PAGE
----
By Hinemoana of Turtle Island: Liza Keanuenueokalani Williams, Lani Teves, Fuifuilupe Niumetolu, Maile Arvin, Kēhaulani Vaughn, and Natalee Kēhaulani Bauer
We are a group of Pacific Islander women, activists, poets, storytellers, mothers, and scholars, living in California and Oregon. We arrived to the West Coast of Turtle Island for a variety of different reasons, but we are far from exceptional in being Pacific Islanders living away from our homelands. As Empowering Pacific Islander Communities has shown in their recent demographic report, there are over 1.2 million Pacific Islanders who live in the US.
Despite these facts, the Department of Interior meetings in Hawaiʻi and consultations with Native American tribes on the continent have largely failed to engage with Native Hawaiians and allied communities living in diaspora. Official Department of Interior consultations were held with Native American tribes in Minnesota, South Dakota, Washington state, Connecticut, and Arizona. However, no official meetings were scheduled for California where 74,932 Native Hawaiians (the largest population outside Hawaiʻi) reside. Three “un-official” meetings were added in Northern California, Southern California, and Las Vegas through the leadership of the Mainland Council of Hawaiian Civic Clubs and individual hula halau. At these un-official meetings, one DOI representative attended and answered questions, but testimonies were not recorded as in the official meetings. Recognizing that our kuleana (responsibility) to our people remains strong despite our locations outside Hawaiʻi, the Kānaka Maoli of our group insist that the voices of the Kanaka Maoli diaspora are essential to conversations about how we recognize and re-build our lāhui.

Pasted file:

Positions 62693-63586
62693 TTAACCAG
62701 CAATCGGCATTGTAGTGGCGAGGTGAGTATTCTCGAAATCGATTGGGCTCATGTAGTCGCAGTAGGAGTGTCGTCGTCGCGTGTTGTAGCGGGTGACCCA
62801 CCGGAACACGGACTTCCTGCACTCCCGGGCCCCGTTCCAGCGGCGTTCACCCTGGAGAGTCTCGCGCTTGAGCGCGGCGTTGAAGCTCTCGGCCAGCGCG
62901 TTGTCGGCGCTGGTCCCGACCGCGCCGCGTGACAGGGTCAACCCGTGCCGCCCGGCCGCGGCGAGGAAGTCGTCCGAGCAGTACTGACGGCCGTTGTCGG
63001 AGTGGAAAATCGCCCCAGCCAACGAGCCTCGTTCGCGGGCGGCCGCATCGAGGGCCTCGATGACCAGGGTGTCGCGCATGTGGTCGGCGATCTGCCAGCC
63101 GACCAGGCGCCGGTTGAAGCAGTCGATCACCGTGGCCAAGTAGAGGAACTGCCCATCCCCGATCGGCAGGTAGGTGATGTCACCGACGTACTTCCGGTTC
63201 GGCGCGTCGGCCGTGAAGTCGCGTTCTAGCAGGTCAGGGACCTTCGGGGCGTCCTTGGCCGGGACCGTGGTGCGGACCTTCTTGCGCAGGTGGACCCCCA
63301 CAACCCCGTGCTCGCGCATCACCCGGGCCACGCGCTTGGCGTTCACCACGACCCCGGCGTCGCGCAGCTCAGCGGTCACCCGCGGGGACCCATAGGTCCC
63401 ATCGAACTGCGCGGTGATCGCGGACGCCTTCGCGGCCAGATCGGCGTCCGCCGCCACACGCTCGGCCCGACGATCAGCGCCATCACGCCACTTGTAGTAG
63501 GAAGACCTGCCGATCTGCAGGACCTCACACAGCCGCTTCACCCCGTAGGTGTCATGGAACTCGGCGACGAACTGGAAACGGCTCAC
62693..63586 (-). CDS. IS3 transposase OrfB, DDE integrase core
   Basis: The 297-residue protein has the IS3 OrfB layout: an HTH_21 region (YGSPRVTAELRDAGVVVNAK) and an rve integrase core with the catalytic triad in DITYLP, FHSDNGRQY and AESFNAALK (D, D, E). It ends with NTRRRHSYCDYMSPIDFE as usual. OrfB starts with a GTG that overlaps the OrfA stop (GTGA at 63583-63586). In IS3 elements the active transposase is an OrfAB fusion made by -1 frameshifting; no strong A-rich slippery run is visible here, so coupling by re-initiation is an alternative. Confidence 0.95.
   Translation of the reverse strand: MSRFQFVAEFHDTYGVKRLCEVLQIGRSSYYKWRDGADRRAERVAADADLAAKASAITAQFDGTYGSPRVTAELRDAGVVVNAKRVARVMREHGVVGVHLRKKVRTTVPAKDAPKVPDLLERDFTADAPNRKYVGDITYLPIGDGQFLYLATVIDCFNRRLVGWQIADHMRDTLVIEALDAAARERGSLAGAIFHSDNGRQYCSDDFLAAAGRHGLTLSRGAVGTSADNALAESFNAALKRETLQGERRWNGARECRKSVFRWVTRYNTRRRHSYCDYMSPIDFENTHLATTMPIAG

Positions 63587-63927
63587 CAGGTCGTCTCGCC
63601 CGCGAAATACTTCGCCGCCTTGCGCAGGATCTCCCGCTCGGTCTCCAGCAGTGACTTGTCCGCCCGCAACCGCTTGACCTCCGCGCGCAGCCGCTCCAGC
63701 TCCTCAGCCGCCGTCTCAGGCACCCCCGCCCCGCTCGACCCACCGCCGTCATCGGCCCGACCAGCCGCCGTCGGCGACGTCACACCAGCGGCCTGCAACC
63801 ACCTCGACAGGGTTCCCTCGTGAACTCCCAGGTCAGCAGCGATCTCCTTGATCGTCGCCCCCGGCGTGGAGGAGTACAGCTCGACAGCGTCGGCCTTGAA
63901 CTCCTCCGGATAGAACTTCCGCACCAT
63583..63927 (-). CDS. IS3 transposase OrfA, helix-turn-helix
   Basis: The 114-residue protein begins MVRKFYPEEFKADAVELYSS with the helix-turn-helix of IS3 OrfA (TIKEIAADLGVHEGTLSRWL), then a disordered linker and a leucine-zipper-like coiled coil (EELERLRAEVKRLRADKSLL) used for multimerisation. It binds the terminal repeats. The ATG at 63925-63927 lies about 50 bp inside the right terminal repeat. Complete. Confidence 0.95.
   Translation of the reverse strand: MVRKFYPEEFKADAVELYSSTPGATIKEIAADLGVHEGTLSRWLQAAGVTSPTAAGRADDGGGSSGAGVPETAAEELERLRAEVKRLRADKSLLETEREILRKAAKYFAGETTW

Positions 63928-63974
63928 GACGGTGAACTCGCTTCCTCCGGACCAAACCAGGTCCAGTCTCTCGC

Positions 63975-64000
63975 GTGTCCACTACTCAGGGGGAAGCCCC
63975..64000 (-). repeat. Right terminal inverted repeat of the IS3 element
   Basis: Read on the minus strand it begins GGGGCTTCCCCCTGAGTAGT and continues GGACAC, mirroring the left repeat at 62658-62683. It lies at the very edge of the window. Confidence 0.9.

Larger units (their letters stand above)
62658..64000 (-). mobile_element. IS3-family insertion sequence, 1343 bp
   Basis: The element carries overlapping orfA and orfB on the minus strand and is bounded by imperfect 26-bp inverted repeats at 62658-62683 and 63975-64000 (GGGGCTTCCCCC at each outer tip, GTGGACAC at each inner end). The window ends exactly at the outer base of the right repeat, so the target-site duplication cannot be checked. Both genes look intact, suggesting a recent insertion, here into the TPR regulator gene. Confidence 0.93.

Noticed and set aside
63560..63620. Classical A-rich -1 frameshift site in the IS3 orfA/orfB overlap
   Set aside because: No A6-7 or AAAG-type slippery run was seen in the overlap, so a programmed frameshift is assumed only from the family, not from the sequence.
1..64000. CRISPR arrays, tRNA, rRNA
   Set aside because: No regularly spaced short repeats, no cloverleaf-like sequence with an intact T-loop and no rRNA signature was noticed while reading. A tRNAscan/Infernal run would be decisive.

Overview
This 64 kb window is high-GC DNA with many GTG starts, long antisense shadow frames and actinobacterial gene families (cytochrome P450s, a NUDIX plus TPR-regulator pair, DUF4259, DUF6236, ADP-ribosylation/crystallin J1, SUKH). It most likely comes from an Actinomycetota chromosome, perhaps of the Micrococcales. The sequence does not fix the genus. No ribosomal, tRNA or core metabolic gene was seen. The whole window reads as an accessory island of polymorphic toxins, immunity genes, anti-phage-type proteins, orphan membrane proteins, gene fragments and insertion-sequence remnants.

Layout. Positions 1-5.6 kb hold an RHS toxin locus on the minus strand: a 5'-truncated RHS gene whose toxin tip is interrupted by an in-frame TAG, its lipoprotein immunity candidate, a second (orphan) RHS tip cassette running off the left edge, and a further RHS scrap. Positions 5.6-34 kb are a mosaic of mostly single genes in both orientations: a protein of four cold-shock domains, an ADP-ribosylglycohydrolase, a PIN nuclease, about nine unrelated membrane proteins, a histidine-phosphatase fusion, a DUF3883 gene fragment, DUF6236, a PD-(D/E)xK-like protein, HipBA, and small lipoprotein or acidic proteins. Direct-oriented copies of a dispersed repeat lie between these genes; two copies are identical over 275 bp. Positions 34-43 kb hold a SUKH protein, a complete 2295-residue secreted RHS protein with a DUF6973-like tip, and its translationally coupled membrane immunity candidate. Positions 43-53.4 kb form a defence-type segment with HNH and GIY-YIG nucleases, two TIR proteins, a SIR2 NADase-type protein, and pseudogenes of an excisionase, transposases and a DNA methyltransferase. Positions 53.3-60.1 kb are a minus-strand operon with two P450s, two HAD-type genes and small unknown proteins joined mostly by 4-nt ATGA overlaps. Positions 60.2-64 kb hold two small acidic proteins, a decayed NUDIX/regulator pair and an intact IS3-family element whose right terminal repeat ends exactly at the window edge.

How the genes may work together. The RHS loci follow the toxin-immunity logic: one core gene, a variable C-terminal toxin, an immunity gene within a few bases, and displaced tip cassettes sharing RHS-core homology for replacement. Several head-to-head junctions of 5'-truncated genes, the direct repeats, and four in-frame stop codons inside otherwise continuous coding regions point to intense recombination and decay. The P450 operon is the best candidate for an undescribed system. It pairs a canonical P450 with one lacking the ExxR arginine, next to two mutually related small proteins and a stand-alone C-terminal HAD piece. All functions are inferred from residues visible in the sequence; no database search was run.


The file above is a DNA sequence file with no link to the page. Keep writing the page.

At times during the DOI meetings in Hawaiʻi, we have heard distrust or dismissal of Kanaka Maoli who live in diaspora as uninformed, unimportant and inauthentic. We understand this sentiment, in part, as a product of institutional efforts to engage the diaspora selectively, if those in diaspora lend support to federal recognition. In a particularly troubling example, the largest group of signatories of the Office of Hawaiian Affairs initiative Kana’iolowalu, the Native Hawaiian Roll, are 2,000 Native Hawaiian men currently incarcerated in a private prison in Arizona. We respect their decision to enroll with Kanaʻiolowalu but we wonder what OHA’s and other federal recognition supportersʻ plans are to return these men to Hawaiʻi and their families. While these and others in diaspora may certainly support federal recognition, not all do. We reject moves by the DOI and OHA to pit those in diaspora against those at home. This manufactured divide creates panic and distrust, and we are mindful that we must work towards strengthening our peoples’ connections and kuleana for each other wherever we may live.